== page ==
W3C home > Mailing lists > Public > public-awwsw@w3.org > February 2011

Re: hold up

From: Jonathan Rees <jar@creativecommons.org>
Date: Sat, 26 Feb 2011 14:51:22 -0500
Message-ID: <AANLkTinxHnV5Hyrx5Cr5gfFb+DVc06FswoiUDzEFkkNN@mail.gmail.com>
To: nathan@webr3.org
Cc: AWWSW TF <public-awwsw@w3.org>
On Sat, Feb 26, 2011 at 11:26 AM, Nathan <nathan@webr3.org> wrote:
> Jonathan Rees wrote:
>> On Sat, Feb 26, 2011 at 4:26 AM, Nathan <nathan@webr3.org> wrote:
>>> I've just been reading huge chunks of archived messages again, and
>>> there's a
>>> consistent phrase coming out that's just flat out wrong.
>>>  "a representation of the resource"
>>> that's not what HTTP and the specs say, a representation is a
>>> representation
>>> of the current or intended state of a resource. not a representation of
>>> the
>>> resource.
>> While I agree that the first is unjustified, I'm not convinced that
>> the second has any support in the specs, other than fleeting mention
>> in AWWW.
> this seems pretty clear to me:
>   A "representation" is information in a format that can be readily
>   communicated from one party to another.  A resource representation is
>   information that reflects the state of that resource, as observed at
>   some point in the past (e.g., in a response to GET) or to be desired
>   at some point in the future (e.g., in a PUT request).
> http://tools.ietf.org/html/draft-ietf-httpbis-p3-payload-12#section-4

I wasn't counting HTTPbis as a 'spec' because it hasn't gone to last
call (or equivalent) yet... but you're right, Roy is pushing this new
terminology (borrowed from AWWW perhaps), and I'm not exactly happy
about it, but I'm not sure what harm it will result.

> but even regardless of that, if you GET a 200 OK then the URI must refer to
> a resource,

I could argue against this... what it refers to depends on who is
writing and reading the reference...

> which has a state (even if that state is just existence),

... not clear to me ...

> and
> the HTTP Interface is a property of that resource,

... not at all clear to me, and this seems to contradict TimBL's view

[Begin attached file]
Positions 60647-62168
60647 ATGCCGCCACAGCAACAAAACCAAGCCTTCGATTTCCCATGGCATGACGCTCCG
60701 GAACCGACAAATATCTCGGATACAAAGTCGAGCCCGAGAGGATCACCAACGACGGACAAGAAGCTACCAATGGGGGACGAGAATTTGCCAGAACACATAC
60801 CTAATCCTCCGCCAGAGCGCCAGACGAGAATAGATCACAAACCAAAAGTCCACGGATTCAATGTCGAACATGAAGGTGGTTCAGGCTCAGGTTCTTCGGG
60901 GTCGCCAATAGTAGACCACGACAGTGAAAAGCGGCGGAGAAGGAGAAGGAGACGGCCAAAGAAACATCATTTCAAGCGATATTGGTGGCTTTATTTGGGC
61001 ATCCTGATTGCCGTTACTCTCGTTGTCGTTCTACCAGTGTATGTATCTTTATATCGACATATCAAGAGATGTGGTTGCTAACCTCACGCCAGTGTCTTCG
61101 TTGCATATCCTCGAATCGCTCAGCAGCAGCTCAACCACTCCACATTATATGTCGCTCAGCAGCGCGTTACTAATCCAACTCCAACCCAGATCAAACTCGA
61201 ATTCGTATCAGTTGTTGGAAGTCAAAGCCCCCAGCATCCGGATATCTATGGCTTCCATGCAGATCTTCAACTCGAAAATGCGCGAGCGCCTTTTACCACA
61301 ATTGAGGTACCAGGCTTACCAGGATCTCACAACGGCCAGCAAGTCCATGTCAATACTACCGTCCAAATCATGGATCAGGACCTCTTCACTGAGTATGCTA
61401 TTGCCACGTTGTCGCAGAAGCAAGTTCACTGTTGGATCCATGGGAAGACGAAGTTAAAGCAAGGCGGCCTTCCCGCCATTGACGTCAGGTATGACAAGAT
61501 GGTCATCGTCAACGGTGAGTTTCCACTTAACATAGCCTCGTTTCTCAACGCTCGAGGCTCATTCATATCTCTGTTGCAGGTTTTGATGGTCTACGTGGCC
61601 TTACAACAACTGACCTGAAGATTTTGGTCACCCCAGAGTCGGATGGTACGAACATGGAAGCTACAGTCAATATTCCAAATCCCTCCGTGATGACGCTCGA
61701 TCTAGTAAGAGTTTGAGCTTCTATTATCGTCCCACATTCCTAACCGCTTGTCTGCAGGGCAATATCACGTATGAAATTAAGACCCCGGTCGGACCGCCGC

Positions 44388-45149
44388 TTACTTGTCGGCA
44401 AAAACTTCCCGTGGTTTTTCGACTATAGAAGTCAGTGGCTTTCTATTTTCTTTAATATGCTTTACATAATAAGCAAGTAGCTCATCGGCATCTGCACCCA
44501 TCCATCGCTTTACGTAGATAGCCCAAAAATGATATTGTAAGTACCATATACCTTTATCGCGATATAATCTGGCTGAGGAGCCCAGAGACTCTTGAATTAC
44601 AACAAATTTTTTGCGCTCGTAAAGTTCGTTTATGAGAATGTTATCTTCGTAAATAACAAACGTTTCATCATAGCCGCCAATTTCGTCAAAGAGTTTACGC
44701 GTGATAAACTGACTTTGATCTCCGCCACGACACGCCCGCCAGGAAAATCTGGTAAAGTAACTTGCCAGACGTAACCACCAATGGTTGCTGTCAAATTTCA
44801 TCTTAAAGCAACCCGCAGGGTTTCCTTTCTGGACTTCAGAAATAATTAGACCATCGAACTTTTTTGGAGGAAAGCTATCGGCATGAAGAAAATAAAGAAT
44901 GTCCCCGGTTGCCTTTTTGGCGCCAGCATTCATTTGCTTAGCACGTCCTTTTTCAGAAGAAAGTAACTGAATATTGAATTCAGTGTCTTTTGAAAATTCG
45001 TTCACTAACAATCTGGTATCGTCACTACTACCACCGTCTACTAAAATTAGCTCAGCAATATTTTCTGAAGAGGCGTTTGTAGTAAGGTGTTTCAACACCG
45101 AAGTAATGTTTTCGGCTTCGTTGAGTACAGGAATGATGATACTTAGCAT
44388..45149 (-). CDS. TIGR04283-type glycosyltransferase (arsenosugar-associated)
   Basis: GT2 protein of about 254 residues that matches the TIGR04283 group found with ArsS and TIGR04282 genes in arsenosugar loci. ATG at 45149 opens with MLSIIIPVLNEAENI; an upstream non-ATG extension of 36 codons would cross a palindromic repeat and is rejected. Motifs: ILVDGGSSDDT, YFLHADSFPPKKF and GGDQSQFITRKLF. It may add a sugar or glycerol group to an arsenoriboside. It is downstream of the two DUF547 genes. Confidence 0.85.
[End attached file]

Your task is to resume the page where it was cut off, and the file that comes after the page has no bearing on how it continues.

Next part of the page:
that Moby Dick the novel is an information resource ...

> therefore the class of
> all HTTP resources

definition please?

> must be the class of all things which exist and have the
> HTTP Interface as a property - we can say everything else is hidden by the
> interface, but the aforemention still remains true, does it not?

How would you know of a given thing, say seven or the color white or
the George Washington Bridge, that it did *not* "have the HTTP
Interface as a property"? (Other than by reading and believing what
TimBL and I have been saying on the subject?)

You have to be very careful here because "resources" and
"representations" and "state" and all that are at best theories, at
worst gibberish, or fetishes. Talking about this stuff ontologically
is just begging for trouble. We are not linguists or philosophers, we
are engineers, and we need to talk like engineers. When I say that in
my opinion a dereferenceable URI ought to refer to the information
resource at that URI, I am not talking ontology, I have very
operational and consequential behavior in mind. I spent a lot of time
scouring the specs for the kind of ontological hints you seem to be
looking for, and concluded that they're just not there. That's why I
think we need a consensus document - some solution needs to be
engineered, and neither the RFCs nor the TAG's resolution gives the
community what it needs.

Received on Saturday, 26 February 2011 19:51:57 UTC

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